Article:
In the middle of the nineteenth century, Mark Twain spoke at the Clinton, Massachusetts Town Hall. It was the age of oratory, and Clemens packed the house. Compared to today, the president, (oops, bad analogy), Michelle and Barak might have to appear to generate a similar sensation.
Around the same time, a small Pennsylvania community landed another high profile speaker to deliver their keynote address. Former Massachusetts governor, Edward Everett, was a national political celebrity considered THE premier orator of his time. Versed in many subjects, his speeches oozed Greek philosophy and clever rhetoric. Mr. Everett savored the moment, delivering a polished, 13,000 word address. His speech lasted two hours.
As an afterthought, just a courtesy, the celebration committee invited America’s new president. When Everett finally finished, a somewhat awkward Abraham Lincoln moved to the podium to conclude the event. Over one hundred and fifty years later, Americans recognize his words:
“Four score and seven years ago our fathers brought forth on this continent, a new nation, conceived in Liberty, and dedicated to the proposition that all men are created equal.
Now we are engaged in a great civil war, testing whether that nation, or any nation so conceived and so dedicated, can long endure. We are met on a great battle-field of that war. We have come to dedicate a portion of that field, as a final resting place for those who here gave their lives that that nation might live. It is altogether fitting and proper that we should do this.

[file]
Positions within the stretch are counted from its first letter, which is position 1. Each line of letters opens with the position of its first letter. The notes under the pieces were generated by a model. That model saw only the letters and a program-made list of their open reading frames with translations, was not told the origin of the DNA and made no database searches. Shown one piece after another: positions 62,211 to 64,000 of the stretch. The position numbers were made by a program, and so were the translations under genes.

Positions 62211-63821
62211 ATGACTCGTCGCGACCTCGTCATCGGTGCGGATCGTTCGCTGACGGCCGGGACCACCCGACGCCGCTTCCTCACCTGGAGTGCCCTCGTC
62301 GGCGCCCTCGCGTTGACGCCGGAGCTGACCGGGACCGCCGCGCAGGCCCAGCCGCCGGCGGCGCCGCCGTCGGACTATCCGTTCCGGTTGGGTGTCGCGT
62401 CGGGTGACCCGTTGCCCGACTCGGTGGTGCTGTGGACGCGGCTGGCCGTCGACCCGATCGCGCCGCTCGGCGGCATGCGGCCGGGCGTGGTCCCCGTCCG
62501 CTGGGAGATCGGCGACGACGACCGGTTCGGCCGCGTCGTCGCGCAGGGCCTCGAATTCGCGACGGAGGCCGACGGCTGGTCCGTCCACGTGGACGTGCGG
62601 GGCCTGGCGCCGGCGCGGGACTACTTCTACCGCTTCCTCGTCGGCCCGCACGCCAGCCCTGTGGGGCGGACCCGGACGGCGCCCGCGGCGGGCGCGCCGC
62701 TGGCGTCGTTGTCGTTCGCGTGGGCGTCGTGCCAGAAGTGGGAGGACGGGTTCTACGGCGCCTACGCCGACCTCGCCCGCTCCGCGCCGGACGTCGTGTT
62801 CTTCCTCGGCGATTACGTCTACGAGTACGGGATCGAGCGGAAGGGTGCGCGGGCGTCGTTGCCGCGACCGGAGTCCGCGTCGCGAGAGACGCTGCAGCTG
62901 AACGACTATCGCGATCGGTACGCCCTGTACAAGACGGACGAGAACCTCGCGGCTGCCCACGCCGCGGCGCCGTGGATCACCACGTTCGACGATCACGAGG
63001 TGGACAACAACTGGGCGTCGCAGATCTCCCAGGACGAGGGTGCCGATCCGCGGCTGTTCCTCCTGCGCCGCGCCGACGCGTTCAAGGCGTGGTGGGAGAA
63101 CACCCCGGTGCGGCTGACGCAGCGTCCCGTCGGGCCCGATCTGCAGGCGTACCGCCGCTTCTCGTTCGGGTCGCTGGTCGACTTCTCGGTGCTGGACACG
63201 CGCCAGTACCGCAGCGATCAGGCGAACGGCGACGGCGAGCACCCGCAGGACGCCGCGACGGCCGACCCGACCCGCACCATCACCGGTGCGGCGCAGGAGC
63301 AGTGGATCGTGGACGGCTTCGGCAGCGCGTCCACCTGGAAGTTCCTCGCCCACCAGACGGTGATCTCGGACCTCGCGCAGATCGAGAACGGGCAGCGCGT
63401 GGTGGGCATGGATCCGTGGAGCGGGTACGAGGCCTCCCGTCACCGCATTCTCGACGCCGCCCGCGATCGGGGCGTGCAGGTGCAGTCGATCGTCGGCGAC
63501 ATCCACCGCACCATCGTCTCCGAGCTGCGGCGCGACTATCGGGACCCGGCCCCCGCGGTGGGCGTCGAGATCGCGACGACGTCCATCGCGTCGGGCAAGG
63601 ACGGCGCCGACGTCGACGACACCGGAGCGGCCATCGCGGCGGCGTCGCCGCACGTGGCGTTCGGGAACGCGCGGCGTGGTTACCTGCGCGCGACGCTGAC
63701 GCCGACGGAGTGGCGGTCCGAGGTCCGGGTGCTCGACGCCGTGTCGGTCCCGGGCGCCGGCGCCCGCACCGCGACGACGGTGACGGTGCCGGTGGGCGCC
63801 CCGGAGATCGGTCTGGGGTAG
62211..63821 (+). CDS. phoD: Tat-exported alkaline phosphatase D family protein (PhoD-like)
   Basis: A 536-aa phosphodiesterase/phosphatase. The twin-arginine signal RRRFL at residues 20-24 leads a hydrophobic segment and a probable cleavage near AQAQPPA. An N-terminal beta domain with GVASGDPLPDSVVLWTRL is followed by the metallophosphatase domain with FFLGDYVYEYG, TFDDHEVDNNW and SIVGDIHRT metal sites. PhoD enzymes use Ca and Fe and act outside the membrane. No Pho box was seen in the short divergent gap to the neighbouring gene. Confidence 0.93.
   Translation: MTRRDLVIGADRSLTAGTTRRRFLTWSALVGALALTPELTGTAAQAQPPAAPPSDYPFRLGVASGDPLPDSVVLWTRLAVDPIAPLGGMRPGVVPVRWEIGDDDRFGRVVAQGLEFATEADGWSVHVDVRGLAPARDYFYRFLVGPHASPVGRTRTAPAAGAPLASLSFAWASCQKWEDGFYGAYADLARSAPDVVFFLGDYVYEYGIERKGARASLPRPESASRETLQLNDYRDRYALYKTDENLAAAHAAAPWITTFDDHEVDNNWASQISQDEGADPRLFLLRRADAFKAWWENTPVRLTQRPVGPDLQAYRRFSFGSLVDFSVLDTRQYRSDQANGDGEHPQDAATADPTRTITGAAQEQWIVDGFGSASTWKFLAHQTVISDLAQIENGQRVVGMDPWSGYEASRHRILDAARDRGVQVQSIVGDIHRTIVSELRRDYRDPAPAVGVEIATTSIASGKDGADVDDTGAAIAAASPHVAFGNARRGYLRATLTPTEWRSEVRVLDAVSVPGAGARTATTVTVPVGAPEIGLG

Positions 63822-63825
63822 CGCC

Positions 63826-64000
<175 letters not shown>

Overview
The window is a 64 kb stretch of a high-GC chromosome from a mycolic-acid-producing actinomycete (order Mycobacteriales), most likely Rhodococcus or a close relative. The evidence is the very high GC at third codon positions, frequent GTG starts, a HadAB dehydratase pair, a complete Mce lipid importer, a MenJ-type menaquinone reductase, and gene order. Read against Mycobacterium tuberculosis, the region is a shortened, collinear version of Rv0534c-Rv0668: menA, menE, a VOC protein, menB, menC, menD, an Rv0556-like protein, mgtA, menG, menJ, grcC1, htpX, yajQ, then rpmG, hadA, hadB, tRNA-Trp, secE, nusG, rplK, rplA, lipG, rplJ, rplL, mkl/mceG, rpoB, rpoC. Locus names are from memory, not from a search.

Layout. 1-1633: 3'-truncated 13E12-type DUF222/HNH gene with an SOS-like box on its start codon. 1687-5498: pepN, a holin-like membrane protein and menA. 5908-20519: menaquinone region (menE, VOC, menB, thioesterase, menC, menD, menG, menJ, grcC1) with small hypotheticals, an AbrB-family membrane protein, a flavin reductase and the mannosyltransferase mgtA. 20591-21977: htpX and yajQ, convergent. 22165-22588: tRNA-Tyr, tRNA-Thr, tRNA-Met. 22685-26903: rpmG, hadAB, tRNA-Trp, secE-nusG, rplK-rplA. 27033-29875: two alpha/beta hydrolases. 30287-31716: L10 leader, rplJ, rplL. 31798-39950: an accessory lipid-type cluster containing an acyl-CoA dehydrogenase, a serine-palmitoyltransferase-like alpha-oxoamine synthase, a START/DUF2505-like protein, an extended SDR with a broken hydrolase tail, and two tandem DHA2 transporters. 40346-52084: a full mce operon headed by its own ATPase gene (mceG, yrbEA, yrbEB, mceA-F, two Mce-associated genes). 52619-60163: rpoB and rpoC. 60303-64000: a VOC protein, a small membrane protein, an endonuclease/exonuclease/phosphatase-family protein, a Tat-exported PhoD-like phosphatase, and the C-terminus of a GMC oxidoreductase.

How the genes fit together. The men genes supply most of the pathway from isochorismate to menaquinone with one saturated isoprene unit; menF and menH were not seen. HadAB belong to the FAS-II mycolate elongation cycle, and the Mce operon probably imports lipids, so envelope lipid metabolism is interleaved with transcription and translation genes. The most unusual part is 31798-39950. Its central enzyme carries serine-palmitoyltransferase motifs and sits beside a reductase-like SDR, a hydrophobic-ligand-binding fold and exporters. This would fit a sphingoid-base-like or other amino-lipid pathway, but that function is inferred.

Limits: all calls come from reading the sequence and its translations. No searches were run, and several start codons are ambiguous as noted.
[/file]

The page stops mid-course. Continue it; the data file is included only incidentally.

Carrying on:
The world will little note, nor long remember what we say here, but it can never forget what they did here. …from these honored dead we take increased devotion to that cause for which they gave the last full measure of devotion –
that we here highly resolve that these dead shall not have died in vain — that this nation, under God, shall have a new birth of freedom — and that government of the people, by the people, for the people, shall not perish from the earth.”
Mr. Lincoln spoke for ninety seconds. His introduction and conclusion surrounded five sentences expressing what Lincoln most wanted to say. The contents of his address circulated slowly, recognized, even in their own time, as significant. Every word and phrase an integral part of the message, the Gettysburg Address remains a model of superior communication, demonstrating the power, the art of delivering the essence of an idea in a succinct, unembellished way. Lincoln’s composition, consisting of 270 words, is considered the most profound text in American history.